Retailers also play a major role in the problem of food wastage, and we discussed a number of NGO-initiatives that are aiming to challenge and change the distribution of power within the food supply chain. Specific examples from farmers provided an insight into the power that supermarkets have on the quantity of food that is being wasted at this stage in the supply chain. The point was raised that while some food wastage is unavoidable, that doesn’t mean it can’t be put to good use. For example, surplus food can be used for pig feed, which could reduce the land required for EU pork production by 1.8 million hectares. Food waste can also be used to generate biofuels, which could reduce the emission of CO2 equivalent by millions of tonnes annually [5].

The morning of talks was closed with a systematic overview of food wastage across the supply chain. We learned that of all the players in the food system, the end consumer is responsible for the largest proportion of food waste in the UK, with an estimated 7.3 million tonnes of household food being wasted in 2015 [6]. However, it was noted that this figure also includes waste such as vegetable peelings, so reducing household waste is not just about preventing food spoilage or surplus, but also about identifying novel ways to utilise our food waste.

The second half of the workshop considered the key problems that give rise to food wastage. Many factors were considered, however the three greatest contributors to food wastage were identified as 1) lack of public understanding on the issues of food waste, 2) the power of the supermarkets, and 3) the lack of data and formal definitions of food waste. We all recognised the need for structural rather than individual solutions, as food waste is an issue across the whole food supply chain. We then identified three key actions that could achieve the necessary structural changes: 1) changing UK food legislation, 2) adjusting public behaviour, and 3) introducing smart technologies across the food supply chain.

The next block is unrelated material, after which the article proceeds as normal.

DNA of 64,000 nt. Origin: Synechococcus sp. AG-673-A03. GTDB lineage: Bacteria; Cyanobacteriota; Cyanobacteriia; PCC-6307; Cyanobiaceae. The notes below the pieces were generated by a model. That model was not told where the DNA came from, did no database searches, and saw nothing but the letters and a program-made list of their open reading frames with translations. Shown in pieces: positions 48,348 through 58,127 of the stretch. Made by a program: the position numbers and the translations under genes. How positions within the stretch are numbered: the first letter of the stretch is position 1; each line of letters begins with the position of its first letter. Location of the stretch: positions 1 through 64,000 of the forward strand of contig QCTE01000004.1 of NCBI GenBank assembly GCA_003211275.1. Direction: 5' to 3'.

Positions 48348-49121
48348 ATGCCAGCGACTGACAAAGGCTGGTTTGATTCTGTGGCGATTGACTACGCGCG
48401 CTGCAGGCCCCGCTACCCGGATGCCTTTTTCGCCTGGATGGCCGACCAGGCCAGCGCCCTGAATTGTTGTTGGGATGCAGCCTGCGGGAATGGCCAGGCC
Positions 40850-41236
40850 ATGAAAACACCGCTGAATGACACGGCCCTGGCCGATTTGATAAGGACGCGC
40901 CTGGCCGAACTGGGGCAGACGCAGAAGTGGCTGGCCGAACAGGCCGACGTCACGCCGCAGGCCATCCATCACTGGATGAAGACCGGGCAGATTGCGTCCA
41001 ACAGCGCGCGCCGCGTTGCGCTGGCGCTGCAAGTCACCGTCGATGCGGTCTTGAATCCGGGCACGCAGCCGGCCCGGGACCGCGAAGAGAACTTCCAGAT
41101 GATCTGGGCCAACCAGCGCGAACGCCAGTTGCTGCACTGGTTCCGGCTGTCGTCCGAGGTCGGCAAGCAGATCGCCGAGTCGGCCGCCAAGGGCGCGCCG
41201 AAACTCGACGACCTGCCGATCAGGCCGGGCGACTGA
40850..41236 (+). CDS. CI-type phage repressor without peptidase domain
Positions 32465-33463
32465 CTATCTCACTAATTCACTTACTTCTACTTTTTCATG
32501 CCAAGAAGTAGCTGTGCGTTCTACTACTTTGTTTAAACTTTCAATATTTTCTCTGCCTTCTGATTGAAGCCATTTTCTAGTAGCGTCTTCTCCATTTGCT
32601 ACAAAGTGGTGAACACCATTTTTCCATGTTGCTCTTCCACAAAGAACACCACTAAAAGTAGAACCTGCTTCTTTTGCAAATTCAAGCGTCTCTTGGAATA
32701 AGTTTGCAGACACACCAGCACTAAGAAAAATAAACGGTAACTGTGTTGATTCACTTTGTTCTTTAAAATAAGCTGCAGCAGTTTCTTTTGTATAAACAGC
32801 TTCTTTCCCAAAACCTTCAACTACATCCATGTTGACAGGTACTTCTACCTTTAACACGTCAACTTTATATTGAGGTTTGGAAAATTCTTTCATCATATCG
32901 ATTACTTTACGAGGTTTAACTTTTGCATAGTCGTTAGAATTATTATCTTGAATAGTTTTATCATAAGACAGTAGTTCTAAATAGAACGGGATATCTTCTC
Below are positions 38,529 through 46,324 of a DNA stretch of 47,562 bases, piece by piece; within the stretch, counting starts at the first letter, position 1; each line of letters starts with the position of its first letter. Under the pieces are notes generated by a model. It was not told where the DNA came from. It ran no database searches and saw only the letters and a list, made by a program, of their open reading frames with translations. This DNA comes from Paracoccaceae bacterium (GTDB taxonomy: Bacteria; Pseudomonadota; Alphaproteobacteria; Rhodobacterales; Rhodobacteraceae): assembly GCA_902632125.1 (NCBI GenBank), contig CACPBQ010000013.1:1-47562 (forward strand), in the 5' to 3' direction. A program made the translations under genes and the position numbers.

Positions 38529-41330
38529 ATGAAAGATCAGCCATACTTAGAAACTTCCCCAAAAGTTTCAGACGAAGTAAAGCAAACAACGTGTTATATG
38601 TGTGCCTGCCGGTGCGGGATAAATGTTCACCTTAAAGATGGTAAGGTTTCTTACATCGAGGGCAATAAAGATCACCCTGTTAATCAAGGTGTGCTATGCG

It is evident that the research community will play an important role in implementing these actions. Solving the food wastage problem requires funding for scientific research that is aimed at reducing and re-purposing our food waste, and making sure any scientific breakthroughs reach the relevant stakeholders across the supply chain. This warrants effective knowledge transfer between the scientists, primary producers, industry, government and the public.

Workshops like this one are one such example of knowledge transfer, providing early career researchers with valuable contacts for future collaborations, shedding light on the complexities of problems within our food system, and broadening our perspectives from the tiny piece of the puzzle that we each work on every day to the bigger picture. Food security poses big challenges, and only through connecting with other researchers across the disciplines do we, the next generation of scientists, stand a chance of solving them.


  1. FOA, “Global food losses and food waste” 2011
  2. PQ 26219 [on food: waste] 8 February 2016
  3. WRAP, “Food waste primary production” September 2017
  4. WRAP, “Estimates of Food Surplus and Waste Arisings in the UK”, January 2017, p13
  5. ADBA (FOW0042)
  6. WRAP, “Household food and drink waste in the UK,2015”

About Ciara Dangerfield

Dr Ciara Dangerfield is a Post Doctoral Research Associate in Plant Sciences at the University of Cambridge. She is interested in mathematical modelling of biological systems, in particular how to incorporate uncertainty into mathematical models and the impact uncertainty has on the dynamics of the system. Her current research looks at how best to control a disease outbreak given that there is uncertainty in the future spread of the disease